Preview abstract Numerous studies have shown that datacenter computers rarely operate at full utilization, leading to a number of proposals for creating servers that are energy proportional with respect to the computation that they are performing. In this paper, we show that as servers themselves become more energy proportional, the datacenter network can become a significant fraction (up to 50%) of cluster power. In this paper we propose several ways to design a high-performance datacenter network whose power consumption is more proportional to the amount of traffic it is moving --- that is, we propose energy proportional datacenter networks. We first show that a flattened butterfly topology itself is inherently more power efficient than the other commonly proposed topology for high-performance datacenter networks. We then exploit the characteristics of modern plesiochronous links to adjust their power and performance envelopes dynamically. Using a network simulator, driven by both synthetic workloads and production datacenter traces, we characterize and understand design tradeoffs, and demonstrate an 85% reduction in power --- which approaches the ideal energy-proportionality of the network. Our results also demonstrate two challenges for the designers of future network switches: 1) We show that there is a significant power advantage to having independent control of each unidirectional channel comprising a network link, since many traffic patterns show very asymmetric use, and 2) system designers should work to optimize the high-speed channel designs to be more energy efficient by choosing optimal data rate and equalization technology. Given these assumptions, we demonstrate that energy proportional datacenter communication is indeed possible. View details
    Probabilistic Distance-based Arbitration: Providing Equality of Service for Many-core CMPs
    Michael M. Lee
    John Kim
    Dennis Abts
    Jae W. Lee
    MICRO43: Proceedings of the 43rd Annual International Symposium on Microarchitecture, IEEE/ACM (2010)
    Preview abstract Emerging many-core chip multiprocessors will integrate dozens of small processing cores with an on-chip interconnect consisting of point-to-point links. The interconnect enables the processing cores to not onl communicate, but to share common resources such as main memory resources and I/O controllers. In this work, we propose an arbitration scheme to enable equality of service (EoS) in access to a chip's shared resources. That is, we seek to remove any bias in a core's access to a shared resource based on its location within the CMP. We propose using probabilistic arbitration combined with distance-based weights to achieve EoSand overcome the limitation of conventional round-robin arbiter. We describe how nonlinear weights need to be used with probabilistic arbiters and propose three different arbitration weight metrics -- fixed weight, constantly increasing weight, and variably increasing weight. By only modifying the arbitration of an on-chip router, we do not require any additional buffers or virtual channels and create a simple, low-cost mechanism for achieving EoS. We evaluate our arbitration scheme across a wide range of traffic patterns. In addition to providing EoS, the proposed arbitration has additional benefits which include providing quality-of-service features (such as differentiated service) and providing fairness in terms of both throughput and latency that approaches the global fairness achieved with age-base arbitration -- thus, providing a more stable network by achieving high sustained throughput beyond saturation. View details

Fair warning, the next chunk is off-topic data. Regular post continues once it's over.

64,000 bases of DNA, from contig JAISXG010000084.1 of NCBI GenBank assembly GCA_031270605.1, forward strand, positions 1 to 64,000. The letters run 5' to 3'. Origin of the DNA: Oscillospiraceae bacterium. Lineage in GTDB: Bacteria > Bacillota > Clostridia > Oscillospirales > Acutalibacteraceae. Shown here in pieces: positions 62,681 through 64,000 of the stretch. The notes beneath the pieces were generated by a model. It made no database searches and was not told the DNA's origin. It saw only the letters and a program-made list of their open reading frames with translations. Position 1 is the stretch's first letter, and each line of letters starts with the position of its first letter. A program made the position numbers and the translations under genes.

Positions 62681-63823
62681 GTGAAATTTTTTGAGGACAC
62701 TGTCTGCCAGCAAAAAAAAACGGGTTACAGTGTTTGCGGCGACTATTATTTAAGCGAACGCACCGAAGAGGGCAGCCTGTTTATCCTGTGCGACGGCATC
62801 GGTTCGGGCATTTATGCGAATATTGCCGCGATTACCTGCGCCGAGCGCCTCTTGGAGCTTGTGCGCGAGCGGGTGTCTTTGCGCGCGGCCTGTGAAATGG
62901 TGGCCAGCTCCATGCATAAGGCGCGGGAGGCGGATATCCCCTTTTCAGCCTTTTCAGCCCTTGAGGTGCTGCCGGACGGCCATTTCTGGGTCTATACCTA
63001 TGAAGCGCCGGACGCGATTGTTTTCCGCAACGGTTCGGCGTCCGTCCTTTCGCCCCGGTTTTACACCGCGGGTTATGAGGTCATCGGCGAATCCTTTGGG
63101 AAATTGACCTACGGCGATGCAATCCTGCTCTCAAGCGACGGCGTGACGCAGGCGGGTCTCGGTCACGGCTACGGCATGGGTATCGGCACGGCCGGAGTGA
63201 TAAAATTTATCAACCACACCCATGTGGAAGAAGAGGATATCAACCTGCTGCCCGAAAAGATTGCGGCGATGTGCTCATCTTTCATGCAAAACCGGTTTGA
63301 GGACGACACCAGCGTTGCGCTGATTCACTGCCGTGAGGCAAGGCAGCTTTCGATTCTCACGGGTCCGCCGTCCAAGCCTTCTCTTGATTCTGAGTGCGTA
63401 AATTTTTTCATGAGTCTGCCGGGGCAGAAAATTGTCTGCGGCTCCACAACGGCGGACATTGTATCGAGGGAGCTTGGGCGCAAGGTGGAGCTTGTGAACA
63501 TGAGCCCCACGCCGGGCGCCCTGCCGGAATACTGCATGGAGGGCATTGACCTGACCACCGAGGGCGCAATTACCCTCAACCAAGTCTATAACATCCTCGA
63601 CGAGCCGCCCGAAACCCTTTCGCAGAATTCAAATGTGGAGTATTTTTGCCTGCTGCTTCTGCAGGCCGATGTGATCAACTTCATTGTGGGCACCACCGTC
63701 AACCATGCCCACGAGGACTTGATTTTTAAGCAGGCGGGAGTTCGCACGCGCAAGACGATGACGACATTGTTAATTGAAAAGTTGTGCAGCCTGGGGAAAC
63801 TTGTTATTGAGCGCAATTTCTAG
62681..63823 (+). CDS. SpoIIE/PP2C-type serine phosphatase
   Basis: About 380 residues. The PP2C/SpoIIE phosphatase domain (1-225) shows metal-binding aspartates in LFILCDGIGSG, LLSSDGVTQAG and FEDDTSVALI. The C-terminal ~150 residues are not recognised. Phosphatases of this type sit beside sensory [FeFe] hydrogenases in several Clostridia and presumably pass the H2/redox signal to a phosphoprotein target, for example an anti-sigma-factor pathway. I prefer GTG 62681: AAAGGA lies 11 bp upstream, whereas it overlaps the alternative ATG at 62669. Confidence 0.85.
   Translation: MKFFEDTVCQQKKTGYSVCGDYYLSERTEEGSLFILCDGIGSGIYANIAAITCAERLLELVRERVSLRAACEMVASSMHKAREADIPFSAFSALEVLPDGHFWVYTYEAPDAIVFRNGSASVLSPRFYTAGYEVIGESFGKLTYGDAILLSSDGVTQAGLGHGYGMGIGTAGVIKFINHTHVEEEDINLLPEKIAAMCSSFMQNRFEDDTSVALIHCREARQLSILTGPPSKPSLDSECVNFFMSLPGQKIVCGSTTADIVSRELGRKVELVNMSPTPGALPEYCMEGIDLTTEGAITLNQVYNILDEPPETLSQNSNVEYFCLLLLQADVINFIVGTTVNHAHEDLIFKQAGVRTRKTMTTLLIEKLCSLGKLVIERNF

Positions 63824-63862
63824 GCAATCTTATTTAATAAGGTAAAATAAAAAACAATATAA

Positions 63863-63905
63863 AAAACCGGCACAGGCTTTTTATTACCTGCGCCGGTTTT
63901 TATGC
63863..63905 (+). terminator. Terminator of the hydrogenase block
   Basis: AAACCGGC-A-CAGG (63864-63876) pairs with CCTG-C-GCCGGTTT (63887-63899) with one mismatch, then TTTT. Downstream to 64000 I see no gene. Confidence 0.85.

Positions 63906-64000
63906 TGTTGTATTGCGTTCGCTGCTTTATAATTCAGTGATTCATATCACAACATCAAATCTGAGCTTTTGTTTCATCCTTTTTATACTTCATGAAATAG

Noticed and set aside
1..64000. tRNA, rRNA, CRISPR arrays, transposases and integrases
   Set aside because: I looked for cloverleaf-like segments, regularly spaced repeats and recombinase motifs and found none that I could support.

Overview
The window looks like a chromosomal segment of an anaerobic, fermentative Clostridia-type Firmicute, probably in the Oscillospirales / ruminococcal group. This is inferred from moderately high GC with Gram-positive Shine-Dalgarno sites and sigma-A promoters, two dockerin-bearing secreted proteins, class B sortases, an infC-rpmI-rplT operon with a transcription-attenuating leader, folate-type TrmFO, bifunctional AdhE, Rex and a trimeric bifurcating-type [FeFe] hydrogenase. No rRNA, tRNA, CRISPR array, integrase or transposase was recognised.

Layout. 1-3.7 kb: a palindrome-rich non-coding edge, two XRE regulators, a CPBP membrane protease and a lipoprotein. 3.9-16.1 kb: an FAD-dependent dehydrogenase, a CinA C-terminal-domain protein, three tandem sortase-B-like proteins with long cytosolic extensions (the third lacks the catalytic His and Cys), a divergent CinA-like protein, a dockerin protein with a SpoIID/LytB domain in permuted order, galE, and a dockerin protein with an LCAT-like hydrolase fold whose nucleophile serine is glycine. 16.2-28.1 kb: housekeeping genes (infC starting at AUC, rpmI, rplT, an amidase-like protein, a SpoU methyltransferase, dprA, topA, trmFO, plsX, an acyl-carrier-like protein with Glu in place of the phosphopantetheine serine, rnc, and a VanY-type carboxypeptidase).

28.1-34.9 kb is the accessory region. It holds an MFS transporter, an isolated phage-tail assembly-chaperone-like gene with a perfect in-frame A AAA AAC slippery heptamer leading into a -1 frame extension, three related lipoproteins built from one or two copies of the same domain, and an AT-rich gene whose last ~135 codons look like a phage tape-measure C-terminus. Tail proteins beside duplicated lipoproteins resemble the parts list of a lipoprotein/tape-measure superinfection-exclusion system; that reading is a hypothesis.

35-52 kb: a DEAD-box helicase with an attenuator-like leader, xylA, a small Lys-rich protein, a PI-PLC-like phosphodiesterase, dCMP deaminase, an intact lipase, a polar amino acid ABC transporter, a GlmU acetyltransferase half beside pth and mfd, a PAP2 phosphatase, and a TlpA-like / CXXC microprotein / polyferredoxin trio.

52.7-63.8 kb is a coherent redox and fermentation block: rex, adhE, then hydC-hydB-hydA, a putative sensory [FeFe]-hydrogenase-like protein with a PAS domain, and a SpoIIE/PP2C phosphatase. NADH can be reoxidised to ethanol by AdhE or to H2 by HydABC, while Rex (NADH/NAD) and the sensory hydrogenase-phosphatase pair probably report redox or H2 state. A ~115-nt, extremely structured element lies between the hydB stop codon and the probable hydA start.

Amdahl's Law in the Multicore Era
    Mark D. Hill
    IEEE Computer, vol. 41 (2008), pp. 33-38
    Preview abstract Augmenting Amdahl’s Law with a corollary for multicore hardware makes it relevant to future generations of chips with multiple processor cores. Obtaining optimal multicore performance will require further research in both extracting more parallelism and making sequential cores faster. View details
    Virtual Hierarchies
    Mark D. Hill
    IEEE Micro, vol. 28 (2008), pp. 99-109
    Virtual Hierarchies to Support Server Consolidation
    Mark D. Hill
    Proceedings of the 34th annual International Symposium on Computer Architecture (ISCA), ACM (2007), pp. 46-56
    LogTM-SE: Decoupling Hardware Transactional Memory from Caches
    Luke Yen
    Jayaram Bobba
    Kevin E. Moore
    Haris Volos
    Mark D. Hill
    Michael M. Swift
    David A. Wood
    In HPCA 13 (2007), pp. 261-272
    ASR: Adaptive Selective Replication for CMP Caches
    Bradford M. Beckmann
    David A. Wood
    IEEE/ACM International Symposium on Microarchitecture (MICRO), vol. 0 (2006), pp. 443-454
    Coherence Ordering for Ring-based Chip Multiprocessors
    Mark D. Hill
    IEEE/ACM International Symposium on Microarchitecture (MICRO), vol. 0 (2006), pp. 309-320
    Multifacet's general execution-driven multiprocessor simulator (GEMS) toolset
    Milo M.K. Martin
    Daniel J. Sorin
    Bradford M. Beckmann
    Min Xu
    Alaa R. Alameldeen
    Kevin E. Moore
    Mark D. Hill
    David A. Wood
    ACM SIGARCH Computer Architecture News, vol. 33 (2005), pp. 92-99
    Improving Multiple-CMP Systems Using Token Coherence
    Jesse D. Bingham
    Mark D. Hill
    Alan J. Hu
    Milo M. K. Martin
    David A. Wood
    High-Performance Computer Architecture, International Symposium on, vol. 0 (2005), pp. 328-339